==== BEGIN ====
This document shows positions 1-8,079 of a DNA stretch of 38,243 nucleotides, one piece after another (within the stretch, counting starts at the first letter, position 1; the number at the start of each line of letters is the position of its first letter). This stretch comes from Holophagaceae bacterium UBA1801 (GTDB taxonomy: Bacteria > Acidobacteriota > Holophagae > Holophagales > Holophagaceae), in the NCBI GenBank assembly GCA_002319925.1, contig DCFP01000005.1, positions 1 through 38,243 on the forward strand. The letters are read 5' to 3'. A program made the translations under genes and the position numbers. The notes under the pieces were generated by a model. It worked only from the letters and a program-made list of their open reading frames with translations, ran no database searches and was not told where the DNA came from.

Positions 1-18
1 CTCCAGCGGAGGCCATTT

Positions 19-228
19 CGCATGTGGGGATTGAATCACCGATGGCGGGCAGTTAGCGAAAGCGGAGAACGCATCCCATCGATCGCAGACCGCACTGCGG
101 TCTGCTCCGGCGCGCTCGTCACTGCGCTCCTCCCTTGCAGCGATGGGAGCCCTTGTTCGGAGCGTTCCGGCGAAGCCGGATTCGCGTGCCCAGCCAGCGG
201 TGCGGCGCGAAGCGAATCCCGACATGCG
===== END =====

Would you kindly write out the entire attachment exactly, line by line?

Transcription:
This document shows positions 1-8,079 of a DNA stretch of 38,243 nucleotides, one piece after another (within the stretch, counting starts at the first letter, position 1; the number at the start of each line of letters is the position of its first letter). This stretch comes from Holophagaceae bacterium UBA1801 (GTDB taxonomy: Bacteria > Acidobacteriota > Holophagae > Holophagales > Holophagaceae), in the NCBI GenBank assembly GCA_002319925.1, contig DCFP01000005.1, positions 1 through 38,243 on the forward strand. The letters are read 5' to 3'. A program made the translations under genes and the position numbers. The notes under the pieces were generated by a model. It worked only from the letters and a program-made list of their open reading frames with translations, ran no database searches and was not told where the DNA came from.

Positions 1-18
1 CTCCAGCGGAGGCCATTT

Positions 19-228
19 CGCATGTGGGGATTGAATCACCGATGGCGGGCAGTTAGCGAAAGCGGAGAACGCATCCCATCGATCGCAGACCGCACTGCGG
101 TCTGCTCCGGCGCGCTCGTCACTGCGCTCCTCCCTTGCAGCGATGGGAGCCCTTGTTCGGAGCGTTCCGGCGAAGCCGGATTCGCGTGCCCAGCCAGCGG
201 TGCGGCGCGAAGCGAATCCCGACATGCG